Ma, a 1981 HLS alumnus and the former mayor of Taipei City, won Taiwan’s March 22 election by a 17 percent margin.
His party, considered more favorable to a rapprochement with the People’s Republic of China (PRC) than the rival Democratic Progressive Party, will face challenges in reestablishing relations with the Mainland.
HLS professor and Director of East Asian Legal Studies William P. Alford, who met Ma when the two were students at the Law School some 30 years ago, recognized the historical nature of the president-elect’s mandate.
“This particular person in this particular point in history is very exciting in determining what the best relationship between Mainland China and Taiwan should be,” he said. “He has the opportunity to be a really historic figure.”
According to Alford, Ma’s principles and intelligence, as well as the experience he accrued as a Minister of Justice, will help him to lead Taiwan.
“He’s somebody of immense God-given talent, there’s no question about that,” Alford said. “[He has] a reputation of being incredibly scrupulous and clean.”
Eric I. Lu ’09, a former co-president of the Harvard Taiwanese Cultural Society who has met Ma, praised him for being down to earth.
“I think he’s a very genuine person, that’s why he’s so popular in Taiwan,” Lu said. “And people think he’s pretty good-looking.”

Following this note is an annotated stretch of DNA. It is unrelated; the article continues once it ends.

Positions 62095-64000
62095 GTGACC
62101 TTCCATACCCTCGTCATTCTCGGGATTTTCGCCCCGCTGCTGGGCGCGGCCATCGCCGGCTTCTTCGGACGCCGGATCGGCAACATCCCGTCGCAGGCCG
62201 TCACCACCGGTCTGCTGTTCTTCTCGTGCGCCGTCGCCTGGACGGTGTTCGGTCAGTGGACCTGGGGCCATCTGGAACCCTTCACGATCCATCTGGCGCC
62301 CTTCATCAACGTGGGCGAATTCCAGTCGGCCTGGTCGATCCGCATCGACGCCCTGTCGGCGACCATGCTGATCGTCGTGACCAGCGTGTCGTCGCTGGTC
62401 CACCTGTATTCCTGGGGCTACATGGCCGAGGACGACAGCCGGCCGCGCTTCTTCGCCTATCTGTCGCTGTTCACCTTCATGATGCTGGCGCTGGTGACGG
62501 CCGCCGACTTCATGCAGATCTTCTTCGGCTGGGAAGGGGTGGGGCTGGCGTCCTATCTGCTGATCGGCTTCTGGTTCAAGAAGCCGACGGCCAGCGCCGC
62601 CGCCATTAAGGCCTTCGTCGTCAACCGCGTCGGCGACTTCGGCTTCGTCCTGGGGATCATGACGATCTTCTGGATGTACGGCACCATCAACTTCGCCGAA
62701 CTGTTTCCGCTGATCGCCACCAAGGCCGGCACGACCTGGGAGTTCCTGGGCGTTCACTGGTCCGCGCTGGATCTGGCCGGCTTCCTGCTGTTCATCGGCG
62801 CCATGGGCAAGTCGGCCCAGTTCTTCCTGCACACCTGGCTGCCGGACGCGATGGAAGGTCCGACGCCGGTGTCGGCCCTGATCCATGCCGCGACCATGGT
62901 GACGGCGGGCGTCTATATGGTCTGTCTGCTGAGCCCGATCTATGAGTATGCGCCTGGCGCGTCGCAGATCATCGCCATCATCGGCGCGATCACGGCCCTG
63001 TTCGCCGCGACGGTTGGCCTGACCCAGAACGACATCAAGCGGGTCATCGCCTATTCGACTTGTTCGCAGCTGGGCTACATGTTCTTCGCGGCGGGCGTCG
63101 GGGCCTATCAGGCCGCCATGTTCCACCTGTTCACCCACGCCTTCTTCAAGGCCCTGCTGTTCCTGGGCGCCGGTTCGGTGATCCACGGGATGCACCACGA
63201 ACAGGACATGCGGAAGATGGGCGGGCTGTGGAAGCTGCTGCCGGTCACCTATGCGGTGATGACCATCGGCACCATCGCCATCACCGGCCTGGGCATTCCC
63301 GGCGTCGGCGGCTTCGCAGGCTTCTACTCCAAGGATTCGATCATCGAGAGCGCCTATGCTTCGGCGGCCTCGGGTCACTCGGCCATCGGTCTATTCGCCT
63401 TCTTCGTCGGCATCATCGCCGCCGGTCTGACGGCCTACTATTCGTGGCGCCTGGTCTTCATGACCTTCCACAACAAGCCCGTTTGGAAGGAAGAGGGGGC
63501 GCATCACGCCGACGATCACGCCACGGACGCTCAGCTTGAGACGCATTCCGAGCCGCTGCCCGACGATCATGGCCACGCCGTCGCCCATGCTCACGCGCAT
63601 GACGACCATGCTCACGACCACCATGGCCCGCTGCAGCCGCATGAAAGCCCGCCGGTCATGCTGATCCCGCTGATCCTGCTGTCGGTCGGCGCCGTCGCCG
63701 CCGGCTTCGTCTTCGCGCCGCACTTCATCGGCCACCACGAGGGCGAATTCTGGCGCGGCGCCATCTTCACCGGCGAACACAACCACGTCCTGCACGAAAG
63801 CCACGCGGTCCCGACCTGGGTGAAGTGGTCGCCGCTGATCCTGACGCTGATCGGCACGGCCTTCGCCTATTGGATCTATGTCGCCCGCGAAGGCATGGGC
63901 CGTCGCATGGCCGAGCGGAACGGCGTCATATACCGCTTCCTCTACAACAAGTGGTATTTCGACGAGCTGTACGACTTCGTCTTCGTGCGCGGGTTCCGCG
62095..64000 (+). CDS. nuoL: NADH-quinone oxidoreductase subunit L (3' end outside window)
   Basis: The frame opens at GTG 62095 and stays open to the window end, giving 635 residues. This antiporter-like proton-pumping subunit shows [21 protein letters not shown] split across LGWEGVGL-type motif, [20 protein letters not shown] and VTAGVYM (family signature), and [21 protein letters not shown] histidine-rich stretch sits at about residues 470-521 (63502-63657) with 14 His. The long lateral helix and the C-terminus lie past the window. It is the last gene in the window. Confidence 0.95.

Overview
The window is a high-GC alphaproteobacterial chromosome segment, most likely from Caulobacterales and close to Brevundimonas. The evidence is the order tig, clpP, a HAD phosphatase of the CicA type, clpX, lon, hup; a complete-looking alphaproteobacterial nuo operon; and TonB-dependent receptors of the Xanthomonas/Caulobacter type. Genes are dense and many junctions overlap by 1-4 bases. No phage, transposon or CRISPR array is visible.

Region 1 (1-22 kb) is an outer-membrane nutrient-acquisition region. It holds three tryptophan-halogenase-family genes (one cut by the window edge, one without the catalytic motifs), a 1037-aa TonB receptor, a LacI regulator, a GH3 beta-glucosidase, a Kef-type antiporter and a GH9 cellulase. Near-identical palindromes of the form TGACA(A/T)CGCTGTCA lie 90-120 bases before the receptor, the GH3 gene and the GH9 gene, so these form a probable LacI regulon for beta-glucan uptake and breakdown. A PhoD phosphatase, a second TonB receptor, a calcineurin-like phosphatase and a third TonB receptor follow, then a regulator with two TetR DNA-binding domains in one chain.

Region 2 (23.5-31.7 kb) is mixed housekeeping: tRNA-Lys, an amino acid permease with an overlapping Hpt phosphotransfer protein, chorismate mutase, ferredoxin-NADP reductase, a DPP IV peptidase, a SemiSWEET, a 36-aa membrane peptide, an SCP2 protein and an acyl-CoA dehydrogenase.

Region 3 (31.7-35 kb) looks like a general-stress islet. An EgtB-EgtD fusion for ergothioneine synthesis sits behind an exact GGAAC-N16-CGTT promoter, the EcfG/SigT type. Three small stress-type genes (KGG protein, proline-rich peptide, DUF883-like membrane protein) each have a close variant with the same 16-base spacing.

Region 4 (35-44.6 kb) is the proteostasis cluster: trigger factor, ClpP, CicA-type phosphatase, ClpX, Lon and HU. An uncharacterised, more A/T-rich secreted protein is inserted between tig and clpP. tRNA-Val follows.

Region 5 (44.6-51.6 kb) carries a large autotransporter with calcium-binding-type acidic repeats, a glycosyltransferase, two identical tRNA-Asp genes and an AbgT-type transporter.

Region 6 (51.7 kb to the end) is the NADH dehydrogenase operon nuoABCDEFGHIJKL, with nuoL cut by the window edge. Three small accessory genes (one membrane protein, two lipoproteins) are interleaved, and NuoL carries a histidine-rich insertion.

But not everyone is as optimistic about the prospect of Ma’s presidency.
Chieh-Ting Yeh ’04, who has also met Ma on several occasions, said he feels that the politician’s perfect self-presentation was over the top.
“He’s very well-spoken, pretty gentle-mannered,” Yeh said. “He knows exactly what he wants to say, but I’d like to see a more personal side.”
He also expressed skepticism about the leader’s ability to effect change in the country’s dialogue with the Mainland.
“While [he] could potentially improve relations between Taiwan and the PRC, it remains to be seen how much of a compromise he can strike without undermining the interests in sovereignty on the Taiwanese side.”
Still, Yeh lauded the process, if not its winner.
“What strikes me is how much people are getting more comfortable about voting people in and voting people out of office: It’s a good thing to keep politicians on their toes,” Yeh said.
Ma will take office at a ceremony in Taipei on May 22.
—Staff writer Rebecca A. Schuetz can be reached at firstname.lastname@example.org.
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